Healthier School Lunches

By: KKTV Email
By: KKTV Email

If your kid buys lunch at school, their food is about to get healthier. Wednesday, the USDA announced new nutrition standards.

Those standards include more fruits and veggies. As part of the new regulations, school lunches will include fruits and vegetables every day of the week, as well as more whole grains and less salt and fat. They'll also require fat free or low fat milk and limited calories and portion size.

Just last week, 11 News told you about a proposed new Colorado law that would make our state's guidelines the most limiting in the nation by barring any foods that contain trans fats.

11 News spoke with District 11 last week, and they told us the idea of healthier school lunches is something districts have already been working toward.

The new national guidelines are part of an effort to help curb childhood obesity, and they'll be phased-in over three years.

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  • by Eric Location: - on Jan 27, 2012 at 03:16 PM
    Improving the diets of our kids might actually help prevent premature puberty:
  • by Nath Location: Colo Spgs on Jan 26, 2012 at 04:14 AM
    Show me where in the Constitution it says the feds have any authority to dictate what is served in school lunches. I have always thought the "nutritional pyramid" was upside down because it has grains (starch) as it's base. Serving low or no-fat milk is not good for kids, milk fat is not a transfat. Taking away seasoning from the lunches is a sure fire way for the food to wind up in the garbage, they are already bland enough. Another thing I think promotes weight gain is growth harmones given to livestock and fowl so they go to market sooner thus increasing the profit margin. When I was a kid during the early 1950's, the onset of puberty was around 12 years of age, now some kids are starting to develop as early as 8 or 9, most likely due to residual harmones in the meat. I wonder what the people proposing these standards eat? You can bet it's not the same as they want school kids to eat. Back in the '50s, each school had a full kitchen where many moms of the kids going to school worked for the district. We had real (seasoned) meals, yes with veggies, meat, whole milk, an apple or orange, some days a sweet dessert, and on Fridays there was always fish. Our food trays were twice the size of the little things used today. We didn't have couch potato games back then either, we were always out running off calories.
  • by Lisa Location: Colorado Springs on Jan 25, 2012 at 09:32 PM
    I have 4 kids that attend a district 11 school. This year their school started serving more "nutritious" food and my kids refused to eat it. I went to lunch with my youngest to see what the problem was and the food was horrible. Don't get me wrong I am in favor of serving healthy meals but if you can't prepare food the right way then what's the point?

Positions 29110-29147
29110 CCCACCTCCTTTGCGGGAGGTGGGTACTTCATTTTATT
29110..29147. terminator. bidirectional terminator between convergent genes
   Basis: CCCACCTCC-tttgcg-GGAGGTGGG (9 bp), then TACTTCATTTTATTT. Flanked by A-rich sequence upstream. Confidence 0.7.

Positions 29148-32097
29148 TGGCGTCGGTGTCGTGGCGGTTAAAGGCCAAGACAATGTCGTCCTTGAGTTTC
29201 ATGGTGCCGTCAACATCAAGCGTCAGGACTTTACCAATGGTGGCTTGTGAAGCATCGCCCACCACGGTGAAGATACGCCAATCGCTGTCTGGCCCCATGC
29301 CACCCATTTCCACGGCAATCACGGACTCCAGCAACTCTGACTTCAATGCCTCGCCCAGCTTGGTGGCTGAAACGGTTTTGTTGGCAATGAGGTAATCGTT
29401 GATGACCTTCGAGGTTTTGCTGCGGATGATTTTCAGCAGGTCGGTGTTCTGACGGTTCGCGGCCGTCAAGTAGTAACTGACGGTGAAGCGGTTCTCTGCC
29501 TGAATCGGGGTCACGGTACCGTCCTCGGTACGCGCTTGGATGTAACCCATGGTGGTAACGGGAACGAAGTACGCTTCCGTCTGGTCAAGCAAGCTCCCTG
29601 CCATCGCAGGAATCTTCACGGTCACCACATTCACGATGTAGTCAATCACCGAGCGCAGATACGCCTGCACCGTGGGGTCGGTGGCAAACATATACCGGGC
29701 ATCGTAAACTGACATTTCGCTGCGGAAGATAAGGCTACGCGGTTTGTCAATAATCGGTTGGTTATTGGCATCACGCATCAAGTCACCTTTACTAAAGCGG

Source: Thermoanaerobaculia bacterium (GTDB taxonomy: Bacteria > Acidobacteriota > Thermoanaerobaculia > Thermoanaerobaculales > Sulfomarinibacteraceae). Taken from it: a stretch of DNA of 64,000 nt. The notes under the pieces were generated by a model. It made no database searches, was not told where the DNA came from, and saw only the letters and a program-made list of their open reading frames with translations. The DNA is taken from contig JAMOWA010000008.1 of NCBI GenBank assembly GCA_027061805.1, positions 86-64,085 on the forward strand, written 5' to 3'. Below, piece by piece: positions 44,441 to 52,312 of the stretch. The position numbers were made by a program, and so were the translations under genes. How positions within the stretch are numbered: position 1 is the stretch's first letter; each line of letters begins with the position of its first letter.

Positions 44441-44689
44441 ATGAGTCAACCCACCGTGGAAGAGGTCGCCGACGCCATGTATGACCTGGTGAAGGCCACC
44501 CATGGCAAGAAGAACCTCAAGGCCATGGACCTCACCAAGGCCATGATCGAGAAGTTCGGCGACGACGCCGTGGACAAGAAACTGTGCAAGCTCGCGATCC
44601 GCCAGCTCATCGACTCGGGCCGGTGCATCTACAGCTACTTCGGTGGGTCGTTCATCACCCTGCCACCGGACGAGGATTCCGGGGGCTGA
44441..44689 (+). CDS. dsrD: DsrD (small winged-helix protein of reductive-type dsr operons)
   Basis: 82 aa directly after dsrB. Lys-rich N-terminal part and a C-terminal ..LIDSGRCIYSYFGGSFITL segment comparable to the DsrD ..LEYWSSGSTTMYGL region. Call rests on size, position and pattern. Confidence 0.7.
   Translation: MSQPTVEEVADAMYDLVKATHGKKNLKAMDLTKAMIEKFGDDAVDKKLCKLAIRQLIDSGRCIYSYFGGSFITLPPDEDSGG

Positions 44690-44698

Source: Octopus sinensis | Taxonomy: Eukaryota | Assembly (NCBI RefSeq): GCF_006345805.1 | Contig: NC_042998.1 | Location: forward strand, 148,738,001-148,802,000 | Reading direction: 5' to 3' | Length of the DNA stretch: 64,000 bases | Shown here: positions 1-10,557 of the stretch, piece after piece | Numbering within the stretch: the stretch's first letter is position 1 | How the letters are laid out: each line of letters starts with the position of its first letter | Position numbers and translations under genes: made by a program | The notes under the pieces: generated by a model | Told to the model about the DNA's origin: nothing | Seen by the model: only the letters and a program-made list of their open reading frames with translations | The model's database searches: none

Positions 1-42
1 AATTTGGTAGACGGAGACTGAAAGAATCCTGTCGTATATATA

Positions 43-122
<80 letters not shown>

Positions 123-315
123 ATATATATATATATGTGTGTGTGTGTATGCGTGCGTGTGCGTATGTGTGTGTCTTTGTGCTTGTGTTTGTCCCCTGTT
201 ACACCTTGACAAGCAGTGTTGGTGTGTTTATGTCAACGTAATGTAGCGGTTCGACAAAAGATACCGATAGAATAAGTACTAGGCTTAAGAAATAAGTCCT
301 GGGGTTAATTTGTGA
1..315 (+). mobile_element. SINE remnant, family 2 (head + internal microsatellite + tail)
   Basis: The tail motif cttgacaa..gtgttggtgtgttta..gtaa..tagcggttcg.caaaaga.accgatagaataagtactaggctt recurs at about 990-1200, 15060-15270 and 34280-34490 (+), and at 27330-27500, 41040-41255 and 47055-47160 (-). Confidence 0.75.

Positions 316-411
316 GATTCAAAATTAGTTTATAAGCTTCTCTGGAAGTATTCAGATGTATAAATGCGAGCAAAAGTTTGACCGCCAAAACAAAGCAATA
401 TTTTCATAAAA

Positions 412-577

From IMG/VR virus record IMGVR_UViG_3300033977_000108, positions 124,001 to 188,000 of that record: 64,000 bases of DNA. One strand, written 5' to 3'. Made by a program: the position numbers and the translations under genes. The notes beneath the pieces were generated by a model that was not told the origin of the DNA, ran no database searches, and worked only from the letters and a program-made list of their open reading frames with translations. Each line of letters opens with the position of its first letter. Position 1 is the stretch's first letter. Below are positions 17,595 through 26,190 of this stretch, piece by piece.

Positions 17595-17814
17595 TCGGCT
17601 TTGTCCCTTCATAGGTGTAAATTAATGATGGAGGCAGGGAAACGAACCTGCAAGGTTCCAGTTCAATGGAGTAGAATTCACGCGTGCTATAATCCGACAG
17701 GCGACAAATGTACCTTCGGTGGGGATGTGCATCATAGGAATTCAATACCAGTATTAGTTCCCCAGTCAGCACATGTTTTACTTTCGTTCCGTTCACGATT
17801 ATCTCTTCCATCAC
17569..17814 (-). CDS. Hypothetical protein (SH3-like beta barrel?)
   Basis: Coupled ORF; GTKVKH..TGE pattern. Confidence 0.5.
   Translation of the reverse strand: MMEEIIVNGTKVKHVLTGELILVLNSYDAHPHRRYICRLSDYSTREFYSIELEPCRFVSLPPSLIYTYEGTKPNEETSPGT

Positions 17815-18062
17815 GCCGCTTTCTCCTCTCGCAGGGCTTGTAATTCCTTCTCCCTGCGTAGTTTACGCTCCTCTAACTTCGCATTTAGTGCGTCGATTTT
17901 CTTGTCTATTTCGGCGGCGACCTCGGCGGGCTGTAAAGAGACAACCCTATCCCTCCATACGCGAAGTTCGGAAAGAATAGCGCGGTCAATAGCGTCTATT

• by ?? on Jan 25, 2012 at 07:34 PM
    Good luck getting the kids to eat it. I know mine wouldn't, they would rather go hungry
  • by Ashley on Jan 25, 2012 at 05:43 PM
    Fruits and vegs and food prepared by cooks that are not packaged are cheaper in the long run, the schools may have to pay to teach the lunch ladies how to prepare food better thou. But the food they served in schools in the 90s and even mid-2000s when I was in school was nasty looking and I wouldn't touch it, actual food even if it was veggys was way more appealing to me. If it does cost a little more then so be it, the cost of a school lunch was probably going to go up anyways because as the price of food goes up the people selling food also have to increase their prices. They can't fix childhood obesity b/c it is only one or two meals a day but at least they will be providing healthier options and if a child doesn't want to eat it, they probably aren't eating it at home either.
  • by M Location: Cspgs on Jan 25, 2012 at 05:07 PM
    Funniest thing? Look at the test market results! IT FAILED! Costs out of control, and the kids wouldn't touch the food! They had more than 3 times the amount of food thrown out in California. My kids will be taking their lunches. Atleast then they will eat.
  • by Robyn Location: Colorado Springs on Jan 25, 2012 at 03:16 PM
    They keep talking about battling childhood obesity, but the solution really needs to start at home. One meal a day isn't going to change a child's eating habits. Plus, if they really want to make school lunches healthier, they need to make the stuff from scratch and not have pre-packaged items that are full of who knows what. The one thing I never hear about with these articles is whether the schools are also taking into account the whole exercise aspect. One of my pet peeves is that my daughter's school doesn't let the kids run around when they have to stay indoors for recess. They have to sit at their desks and color or something. Open up the gym and let the kids be active for a short time.
  • by Dino on Jan 25, 2012 at 03:05 PM
    Yeah Yeah Yeah, reduce the portions and raise the prices. That's going to stop a child from eating that brownie when he or she gets home.
  • by R Location: Former Resident on Jan 25, 2012 at 02:32 PM
    I'm curious to know if those fruits the schools serve will be packed in high fructose corn syrup and if the vegetables are going to be canned or frozen. In that case, it's not really a healthy lunch is it? Instead you will have kids on a sugar high which is one of the main causes of cavities and/or a contributor of obesity...... Healthier? Let's reevaluate this in another year.
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